Author Topic: Strong, gorgeous women!  (Read 323975 times)

Offline Lumière

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Re: Strong, gorgeous women!
« Reply #430 on: January 23, 2009, 05:53:34 pm »

Eleni Gabre-Madhin





Living in Rwanda, at the age of 12 Eleni single-mindedly applied to a boarding school in Kenya.
When her parents, who were surprised by her action, asked her why she had done so,
she told them that she had already crafted her ten-year future plan and Kenya was the start line.

Eleni spent the first three decades of her life in six different countries, between the US,
different parts of Africa, and Europe. She grew up in various cultures, picking up her trilingual skills
in English, French & Kiswahili and becoming easily adaptable to people and cultures wherever she went.
Following the upheaval of the 1975 revolution, Eleni left her beloved country with her family once again.
It would take her almost 30 years before she returns back to her birth country.
  [tigray.net]


Economist Eleni Gabre-Madhin has ambitious vision -- to found the first commodities market in Ethiopia,
bringing rates and standards (not to mention trading systems, warehousing and data centers) to the trade of crops.

Gabre-Madhin left her earlier job, as a World Bank senior economist in Washington, DC, in part because she was disturbed
by the 2002 famine in Ethiopia -- after a bumper crop of maize the year before. With prices depressed,
many farmers simply left their grain in the field in 2001. But when the rains failed in 2002, a famine of 1984 proportions threatened the country.
Her dream: to build a market that protects the African farmer, who is too often living at the mercy of forces beyond his or her control.

The director of the International Food Policy Research Institute, Madhin studies market reforms, market institutions,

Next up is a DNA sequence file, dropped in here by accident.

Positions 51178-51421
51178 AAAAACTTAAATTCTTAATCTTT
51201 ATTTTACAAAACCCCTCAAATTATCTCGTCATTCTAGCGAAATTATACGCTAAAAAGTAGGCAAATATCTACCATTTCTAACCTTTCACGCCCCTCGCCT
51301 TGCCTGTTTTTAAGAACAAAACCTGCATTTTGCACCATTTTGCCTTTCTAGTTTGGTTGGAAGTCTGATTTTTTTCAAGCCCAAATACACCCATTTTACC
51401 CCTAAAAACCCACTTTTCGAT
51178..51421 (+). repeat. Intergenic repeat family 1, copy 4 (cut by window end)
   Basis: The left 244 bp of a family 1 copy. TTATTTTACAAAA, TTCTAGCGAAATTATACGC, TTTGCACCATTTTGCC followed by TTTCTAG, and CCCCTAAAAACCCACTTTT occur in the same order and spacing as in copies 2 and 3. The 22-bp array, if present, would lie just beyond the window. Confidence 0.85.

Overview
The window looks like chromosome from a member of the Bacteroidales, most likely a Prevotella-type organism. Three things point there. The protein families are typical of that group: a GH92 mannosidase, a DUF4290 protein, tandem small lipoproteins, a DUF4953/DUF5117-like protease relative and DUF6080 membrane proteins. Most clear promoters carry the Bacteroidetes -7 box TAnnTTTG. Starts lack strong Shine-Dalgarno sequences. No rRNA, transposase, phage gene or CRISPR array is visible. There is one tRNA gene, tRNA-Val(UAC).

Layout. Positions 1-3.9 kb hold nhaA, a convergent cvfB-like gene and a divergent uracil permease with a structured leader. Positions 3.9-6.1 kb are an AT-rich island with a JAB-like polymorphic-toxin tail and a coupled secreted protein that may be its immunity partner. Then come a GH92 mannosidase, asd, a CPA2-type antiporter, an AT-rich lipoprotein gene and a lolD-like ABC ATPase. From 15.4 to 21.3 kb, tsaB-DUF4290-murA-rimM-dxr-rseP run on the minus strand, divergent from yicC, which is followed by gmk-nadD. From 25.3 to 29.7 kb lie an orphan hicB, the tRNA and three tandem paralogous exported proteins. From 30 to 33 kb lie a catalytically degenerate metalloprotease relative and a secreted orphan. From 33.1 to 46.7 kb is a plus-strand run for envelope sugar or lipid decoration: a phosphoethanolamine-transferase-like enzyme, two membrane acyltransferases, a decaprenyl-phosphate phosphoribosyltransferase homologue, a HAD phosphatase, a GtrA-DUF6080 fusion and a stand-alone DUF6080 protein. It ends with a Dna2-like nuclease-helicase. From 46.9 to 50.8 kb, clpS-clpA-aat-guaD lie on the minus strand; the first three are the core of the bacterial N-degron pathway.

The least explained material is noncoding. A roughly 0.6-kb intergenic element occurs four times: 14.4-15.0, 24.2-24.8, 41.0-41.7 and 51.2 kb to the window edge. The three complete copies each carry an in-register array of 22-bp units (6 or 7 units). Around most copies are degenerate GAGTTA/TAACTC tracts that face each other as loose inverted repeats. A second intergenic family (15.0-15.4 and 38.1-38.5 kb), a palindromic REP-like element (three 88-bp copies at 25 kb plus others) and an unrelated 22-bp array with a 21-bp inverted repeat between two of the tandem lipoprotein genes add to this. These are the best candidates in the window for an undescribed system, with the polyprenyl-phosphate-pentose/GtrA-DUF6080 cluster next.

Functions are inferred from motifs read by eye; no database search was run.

and structural transformation in Africa, and works to create "a world free of hunger and malnutrition." 
[ted.com]

The Ethiopia Commodity Exchange (ECX) became operational in April 2008, with Eleni as its Chief Executive Officer.


Offline Lumière

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Re: Strong, gorgeous women!
« Reply #431 on: January 23, 2009, 06:13:16 pm »

Betty Oyella Bigombe




Betty was born in Gulu, northern Uganda, in 1954, one of 11 children. She went on to university
and was eventually elected as one of Uganda's first female government ministers in 1988,
when President Yoweri Museveni appointed her "Minister of State in the Office of the Prime Minister",
a post in which she was tasked with convincing the Lord's Resistance Army (LRA) of Uganda rebels to give up their struggle.

Following the failure of military efforts to defeat the rebels, Bigombe initiated contact
with rebel leader Joseph Kony in June 1993. In that same year, she was named Uganda's Woman of the Year
for her efforts to end the violence. Despite meeting with Kony, the talks collapsed in February 1994.
Soon afterward the insurgency intensified and no significant efforts towards peace would be made for the next decade.
She also assisted in the peace efforts between Uganda and Sudan.

In 1997, she took a fellowship award at the Harvard Institute for International Development.
She then became a senior social scientist with the Postconflict unit at the World Bank and
then a consultant to the Bank's Social Protection and Human Development units.
She co-authored several articles on post-conflict peacebuilding and the impact of conflict on women and children.

Following the February 2004 Barlonyo massacre, Bigombe took a leave of absence from the World Bank
and flew to Uganda to attempt to restart the peace process. From at least March 2004 to 2005,
Bigombe was the chief mediator in a new peace initiative with the LRA, personally financing much of the logistics